Top QB prospects state their case

The top four quarterbacks in the draft each tried to accentuate their positives and downplay the negatives with their public interviews. It's resume-building time in the eyes of the public. Some passed, others failed.

Interesting decisions are ahead for the Vikings as they examine every element of the draft-eligible quarterbacks. On Sunday, the physical elements of most of those quarterbacks take to the field as they throw and undergo a series of drills.

The previous two days were all about the psychological and medical exams, and their meetings with the press.

Cam Newton was drilled regarding his recent comments about wanting to be an "icon" and entertainer, and he was asked to address his past with allegations of stealing a laptop and his father wanting to collect money for sending him to Mississippi State.

Newton defended his father, saying he just wanted the best for Cam, but the quarterback owned up to the "icon" quote that sent the media on its ear.

"For me, seeing how it did happen, I felt it was somewhat misunderstood. It was partly my mistake in not making myself clear and that was my fault," he said about his comments earlier in the week that had some questioning his attention to football.

Sunday is a chance for the quarterbacks to set themselves apart on the field, but Friday and Saturday were opportunities for them to state their case in front of hundreds of NFL reporters.

Blaine Gabbert is considered the top pick among the quarterbacks and Cam Newton the most athletic (and possibly raw) quarterback. Jake Locker and Ryan Mallett are also in the first-round discussion for some.

Many consider it to be a competition between Gabbert and Newton at the top.

"I think that's what you guys are making it out to be, kind of me vs. Cam," Gabbert said. "But it's just an opportunity for us to get drafted as high as
possible. I know Cam, Ryan and Jake are all working to be the No. 1 guy. And it's going to be a fun next few months.

"Cam's an explosive athlete. You've seen what he has done at the college level. He's won a JUCO national championship, won the national championship at Division I level. He's been extremely successful, so he has all the talent in the world, but we're going to compete and fight it out and may the best man win."

Newton seems to have the confidence that he is the most talented man, but too much confidence can rub some the wrong way.

"I'm a confident person. It was instilled in me at a young age to believe in myself first and foremost," Newton said. "Because if I don't believe in myself, who do I expect to believe in myself?"

For Locker, the main questions surround his accuracy throwing the ball and he expected those questions to crop up at the Combine, but he also said he is up to the challenge and ready for it.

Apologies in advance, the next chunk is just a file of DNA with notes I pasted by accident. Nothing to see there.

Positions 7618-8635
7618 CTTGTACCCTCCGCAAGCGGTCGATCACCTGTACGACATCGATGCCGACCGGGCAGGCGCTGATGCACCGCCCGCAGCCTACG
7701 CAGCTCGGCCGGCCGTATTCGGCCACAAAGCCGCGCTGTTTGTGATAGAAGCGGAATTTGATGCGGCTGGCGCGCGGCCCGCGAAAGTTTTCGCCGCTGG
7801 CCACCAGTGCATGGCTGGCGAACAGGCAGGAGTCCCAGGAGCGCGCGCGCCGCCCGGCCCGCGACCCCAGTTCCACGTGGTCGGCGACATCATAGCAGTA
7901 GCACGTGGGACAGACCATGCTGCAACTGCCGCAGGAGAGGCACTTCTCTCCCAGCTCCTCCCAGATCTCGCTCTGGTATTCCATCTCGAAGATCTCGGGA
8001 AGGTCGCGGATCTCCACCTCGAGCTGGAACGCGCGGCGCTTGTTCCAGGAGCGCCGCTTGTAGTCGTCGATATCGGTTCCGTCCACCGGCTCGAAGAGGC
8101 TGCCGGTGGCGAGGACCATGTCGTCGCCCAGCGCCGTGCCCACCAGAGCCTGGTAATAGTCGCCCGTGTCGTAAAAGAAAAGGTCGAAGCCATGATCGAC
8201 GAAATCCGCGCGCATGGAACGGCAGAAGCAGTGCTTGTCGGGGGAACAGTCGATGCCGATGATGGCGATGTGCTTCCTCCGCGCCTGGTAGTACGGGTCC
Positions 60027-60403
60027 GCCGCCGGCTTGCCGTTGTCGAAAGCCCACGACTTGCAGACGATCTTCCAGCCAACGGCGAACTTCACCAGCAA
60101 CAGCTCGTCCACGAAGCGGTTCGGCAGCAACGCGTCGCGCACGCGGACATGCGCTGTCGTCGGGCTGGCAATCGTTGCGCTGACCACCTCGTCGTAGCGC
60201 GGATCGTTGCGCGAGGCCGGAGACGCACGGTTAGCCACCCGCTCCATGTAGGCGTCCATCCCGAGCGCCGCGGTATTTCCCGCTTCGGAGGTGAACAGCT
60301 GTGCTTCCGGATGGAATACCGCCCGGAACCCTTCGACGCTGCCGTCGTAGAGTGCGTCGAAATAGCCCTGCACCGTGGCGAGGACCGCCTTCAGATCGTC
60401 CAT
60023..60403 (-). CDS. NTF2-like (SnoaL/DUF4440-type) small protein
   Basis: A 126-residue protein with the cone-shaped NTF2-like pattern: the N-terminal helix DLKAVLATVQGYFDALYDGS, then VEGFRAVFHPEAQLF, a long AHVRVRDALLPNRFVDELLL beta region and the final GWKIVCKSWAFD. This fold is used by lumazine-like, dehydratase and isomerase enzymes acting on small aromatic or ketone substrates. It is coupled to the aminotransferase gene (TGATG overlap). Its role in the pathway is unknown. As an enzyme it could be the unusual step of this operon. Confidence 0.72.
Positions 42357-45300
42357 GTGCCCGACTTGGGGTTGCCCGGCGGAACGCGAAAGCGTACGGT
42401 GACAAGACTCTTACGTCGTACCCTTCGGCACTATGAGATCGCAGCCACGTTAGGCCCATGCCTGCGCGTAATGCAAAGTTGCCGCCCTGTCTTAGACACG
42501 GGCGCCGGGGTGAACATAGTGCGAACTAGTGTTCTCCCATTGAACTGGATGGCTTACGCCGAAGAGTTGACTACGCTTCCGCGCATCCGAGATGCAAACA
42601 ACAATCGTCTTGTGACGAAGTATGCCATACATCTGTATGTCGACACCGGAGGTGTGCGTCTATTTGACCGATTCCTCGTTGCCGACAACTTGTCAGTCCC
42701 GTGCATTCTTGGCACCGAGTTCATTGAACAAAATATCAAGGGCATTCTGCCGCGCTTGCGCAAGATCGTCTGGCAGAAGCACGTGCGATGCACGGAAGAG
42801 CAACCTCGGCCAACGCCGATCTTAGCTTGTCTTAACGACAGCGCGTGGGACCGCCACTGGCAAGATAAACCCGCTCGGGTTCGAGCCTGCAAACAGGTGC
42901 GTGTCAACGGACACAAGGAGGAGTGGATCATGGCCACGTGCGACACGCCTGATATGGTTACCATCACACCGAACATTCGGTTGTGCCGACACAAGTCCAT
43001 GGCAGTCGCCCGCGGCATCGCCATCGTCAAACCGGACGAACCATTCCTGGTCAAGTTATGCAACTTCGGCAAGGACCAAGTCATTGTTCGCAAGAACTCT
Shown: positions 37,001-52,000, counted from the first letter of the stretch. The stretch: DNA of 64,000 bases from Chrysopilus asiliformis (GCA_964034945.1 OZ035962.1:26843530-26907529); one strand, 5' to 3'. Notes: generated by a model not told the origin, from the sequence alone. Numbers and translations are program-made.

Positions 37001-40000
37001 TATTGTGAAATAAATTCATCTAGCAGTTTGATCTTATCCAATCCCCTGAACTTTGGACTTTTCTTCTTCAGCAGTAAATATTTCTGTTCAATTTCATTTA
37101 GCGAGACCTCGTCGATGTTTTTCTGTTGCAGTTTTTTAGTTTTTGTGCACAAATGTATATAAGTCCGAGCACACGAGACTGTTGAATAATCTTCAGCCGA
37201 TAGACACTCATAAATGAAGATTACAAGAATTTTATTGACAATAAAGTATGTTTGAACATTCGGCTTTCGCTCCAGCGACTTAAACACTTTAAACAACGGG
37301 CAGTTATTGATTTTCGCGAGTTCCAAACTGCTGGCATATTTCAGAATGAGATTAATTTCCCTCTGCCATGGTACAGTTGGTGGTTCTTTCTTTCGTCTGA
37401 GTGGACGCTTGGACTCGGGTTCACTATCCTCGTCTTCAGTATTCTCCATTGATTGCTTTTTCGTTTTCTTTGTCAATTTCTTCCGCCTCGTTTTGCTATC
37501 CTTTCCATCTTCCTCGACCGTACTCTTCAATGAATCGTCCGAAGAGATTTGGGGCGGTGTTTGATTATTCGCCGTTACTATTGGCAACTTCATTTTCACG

"I understand that it's a great opportunity to come showcase what you can do, but you also open yourself up to criticism. But I think that that's part of this process," Locker said. "It's something you have to get comfortable with – playing under a microscope – because it's going to be the same way when you end wherever team you end up with or whatever city you end up in.

"Expectations are going to be high, and you've got to find a way to keep yourself grounded and block that stuff out and have confidence in who you are and in the player you are."

While Locker can throw on the run, Mallett answered questions about his accuracy by citing his career statistics at Arkansas, including throwing for more than 7,000 yards. There didn't appear to be a lack of confidence from him either.

"I don't know about a swagger. I feel like I have confidence in myself and teams see that," Mallett said. "Some people don't like my confidence.
But I can't do nothing about it."

Mallett may have hurt his image the most with his media session, part of that due to the rumors of drug use earlier this week emanating out of St. Louis, allegations his didn't deny but said he laughed at. Gabbert, on the other hand, sounded like a quarterback that appreciated the position he's in as the potential first quarterback taken in the draft.

"I'm ecstatic," he said. "This opportunity doesn't come around very often. It's a once-in-a-lifetime chance, and I'm going to make the most of it and just have fun doing it."

Several of the top four quarterback prospects praised the work ethic of pros like Peyton Manning and Tom Brady, and some of them even complimented the other quarterbacks in the draft.

Each tried to accentuate his strengths and downplay his potential weaknesses and perceived character issues. But after the draft competition is over, they are all looking for that next starting job.

"As soon as I'm drafted, I'm going to be working to be a starting quarterback," Gabbert said.

Whether that will be with the Vikings or another team will depend much more on his interviews with NFL personnel rather than his public appearance Saturday.

Tim Yotter is the publisher of Viking Update. Follow Viking Update on Twitter and discuss this story on our subscriber message board.

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